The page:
We can turn off being human and thinking too much by incorporating my five tips to making your yard into a lush paradise and which capture the essence of what we think of as paradise in our own yard in my next post.

How To Create a Sacred Sanctuary in Your Own Backyard

As a Sedona garden writer who not only specializes in reviewing books about gardening and landscaping, I also write about spirituality, and mind-body-spirit industry. So when I was asked to review this new ebook about Spiritual Garden Design, I jumped at the opportunity because in the niche of garden books and design in general, I have never seen anything bridging the gap between spirituality and ho-hum gardening. But it wasn’t until I got deeper into the book that I realized what the author was getting at.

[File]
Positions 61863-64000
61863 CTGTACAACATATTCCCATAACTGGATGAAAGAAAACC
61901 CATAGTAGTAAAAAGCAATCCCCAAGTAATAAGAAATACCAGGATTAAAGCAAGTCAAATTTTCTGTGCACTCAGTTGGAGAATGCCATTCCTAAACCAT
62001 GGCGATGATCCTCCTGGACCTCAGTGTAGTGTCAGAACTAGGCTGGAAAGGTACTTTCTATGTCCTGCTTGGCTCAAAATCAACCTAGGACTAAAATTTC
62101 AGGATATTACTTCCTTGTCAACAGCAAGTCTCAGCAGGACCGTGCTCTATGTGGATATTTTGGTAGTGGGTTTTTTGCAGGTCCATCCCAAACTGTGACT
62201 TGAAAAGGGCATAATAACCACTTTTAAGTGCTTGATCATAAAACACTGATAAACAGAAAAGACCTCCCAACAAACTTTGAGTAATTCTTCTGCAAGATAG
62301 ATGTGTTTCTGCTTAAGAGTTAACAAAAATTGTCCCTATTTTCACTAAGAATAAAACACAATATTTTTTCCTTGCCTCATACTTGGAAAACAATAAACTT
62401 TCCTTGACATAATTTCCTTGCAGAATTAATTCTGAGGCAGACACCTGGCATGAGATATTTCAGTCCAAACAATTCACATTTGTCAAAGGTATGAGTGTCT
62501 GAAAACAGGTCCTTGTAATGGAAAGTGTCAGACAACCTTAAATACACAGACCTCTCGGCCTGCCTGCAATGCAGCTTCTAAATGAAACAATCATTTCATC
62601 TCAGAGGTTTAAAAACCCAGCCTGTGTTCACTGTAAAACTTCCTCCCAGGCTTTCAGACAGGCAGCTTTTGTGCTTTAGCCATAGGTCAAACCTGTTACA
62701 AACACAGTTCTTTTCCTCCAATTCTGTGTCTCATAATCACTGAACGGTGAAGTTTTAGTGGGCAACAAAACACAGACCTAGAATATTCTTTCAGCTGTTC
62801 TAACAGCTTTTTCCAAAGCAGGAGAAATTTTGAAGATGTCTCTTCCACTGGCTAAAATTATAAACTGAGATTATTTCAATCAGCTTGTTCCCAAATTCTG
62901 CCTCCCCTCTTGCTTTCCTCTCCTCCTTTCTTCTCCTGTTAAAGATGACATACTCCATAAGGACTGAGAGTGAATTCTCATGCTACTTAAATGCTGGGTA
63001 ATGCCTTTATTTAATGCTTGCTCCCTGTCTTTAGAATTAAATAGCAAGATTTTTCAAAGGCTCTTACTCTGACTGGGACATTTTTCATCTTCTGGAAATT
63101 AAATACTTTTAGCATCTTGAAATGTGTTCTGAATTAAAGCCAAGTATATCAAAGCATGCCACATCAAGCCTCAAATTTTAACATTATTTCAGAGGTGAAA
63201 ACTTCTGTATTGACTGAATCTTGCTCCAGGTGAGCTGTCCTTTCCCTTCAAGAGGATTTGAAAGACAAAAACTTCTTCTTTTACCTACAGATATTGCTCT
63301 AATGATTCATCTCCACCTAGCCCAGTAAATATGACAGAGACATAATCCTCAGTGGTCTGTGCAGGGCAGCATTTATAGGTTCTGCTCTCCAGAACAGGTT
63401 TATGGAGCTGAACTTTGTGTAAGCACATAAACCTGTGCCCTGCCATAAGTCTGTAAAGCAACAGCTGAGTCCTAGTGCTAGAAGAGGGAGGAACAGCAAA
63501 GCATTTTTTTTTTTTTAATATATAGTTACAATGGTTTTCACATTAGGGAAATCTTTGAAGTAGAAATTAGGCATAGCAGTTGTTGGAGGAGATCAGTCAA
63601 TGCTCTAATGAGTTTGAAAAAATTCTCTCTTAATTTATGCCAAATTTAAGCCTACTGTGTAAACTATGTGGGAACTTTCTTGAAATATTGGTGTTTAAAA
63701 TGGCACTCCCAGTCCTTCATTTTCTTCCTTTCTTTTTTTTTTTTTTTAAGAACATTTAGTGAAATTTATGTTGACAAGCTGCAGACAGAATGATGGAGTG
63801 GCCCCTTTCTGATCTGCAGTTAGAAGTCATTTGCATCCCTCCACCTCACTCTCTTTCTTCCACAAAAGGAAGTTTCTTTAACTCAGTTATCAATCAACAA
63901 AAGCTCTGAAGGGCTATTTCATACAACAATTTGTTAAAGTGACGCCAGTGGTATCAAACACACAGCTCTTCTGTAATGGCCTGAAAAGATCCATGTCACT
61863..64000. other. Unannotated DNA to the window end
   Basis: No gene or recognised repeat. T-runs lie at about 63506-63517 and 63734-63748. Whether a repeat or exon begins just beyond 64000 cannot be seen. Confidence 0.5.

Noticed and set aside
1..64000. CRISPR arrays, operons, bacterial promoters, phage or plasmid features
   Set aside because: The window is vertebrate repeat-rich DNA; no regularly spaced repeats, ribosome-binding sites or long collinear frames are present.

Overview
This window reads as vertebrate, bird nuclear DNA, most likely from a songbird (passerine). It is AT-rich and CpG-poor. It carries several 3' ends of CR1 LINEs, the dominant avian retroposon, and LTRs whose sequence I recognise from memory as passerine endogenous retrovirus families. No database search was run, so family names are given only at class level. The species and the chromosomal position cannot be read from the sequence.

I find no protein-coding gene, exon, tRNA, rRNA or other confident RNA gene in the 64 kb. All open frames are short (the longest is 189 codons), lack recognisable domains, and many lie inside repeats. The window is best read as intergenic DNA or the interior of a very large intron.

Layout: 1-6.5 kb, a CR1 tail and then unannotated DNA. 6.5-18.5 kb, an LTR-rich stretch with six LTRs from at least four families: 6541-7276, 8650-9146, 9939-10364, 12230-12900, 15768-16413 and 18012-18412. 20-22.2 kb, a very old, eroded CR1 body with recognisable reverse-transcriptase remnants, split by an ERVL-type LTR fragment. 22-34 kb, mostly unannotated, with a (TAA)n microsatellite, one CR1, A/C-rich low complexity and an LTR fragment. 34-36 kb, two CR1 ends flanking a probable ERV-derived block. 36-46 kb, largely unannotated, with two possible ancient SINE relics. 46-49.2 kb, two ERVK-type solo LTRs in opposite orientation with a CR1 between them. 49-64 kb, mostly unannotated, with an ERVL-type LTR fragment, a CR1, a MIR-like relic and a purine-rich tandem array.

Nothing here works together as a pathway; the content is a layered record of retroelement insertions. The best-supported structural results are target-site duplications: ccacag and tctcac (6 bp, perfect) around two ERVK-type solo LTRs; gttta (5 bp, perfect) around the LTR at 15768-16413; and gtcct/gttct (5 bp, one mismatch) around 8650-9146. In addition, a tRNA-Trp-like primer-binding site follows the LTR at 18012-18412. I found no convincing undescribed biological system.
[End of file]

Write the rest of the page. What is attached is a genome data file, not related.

You see, spirituality has different meanings for different people but I think everyone would agree what a sacred sanctuary in their backyard would look like for them. But here is where the actual design of the garden is split between the inner garden of your mind (spirituality) and the outer garden in its physical appearance.

The author makes a bold assumption that the enjoyment of and the proper design of a garden can bring one closer in touch with one’s own spirituality. By the end of the book, I was however, convinced that I too could delve into the area of design and use some of his techniques to raise not only my own consciousness, but that of my sacred garden.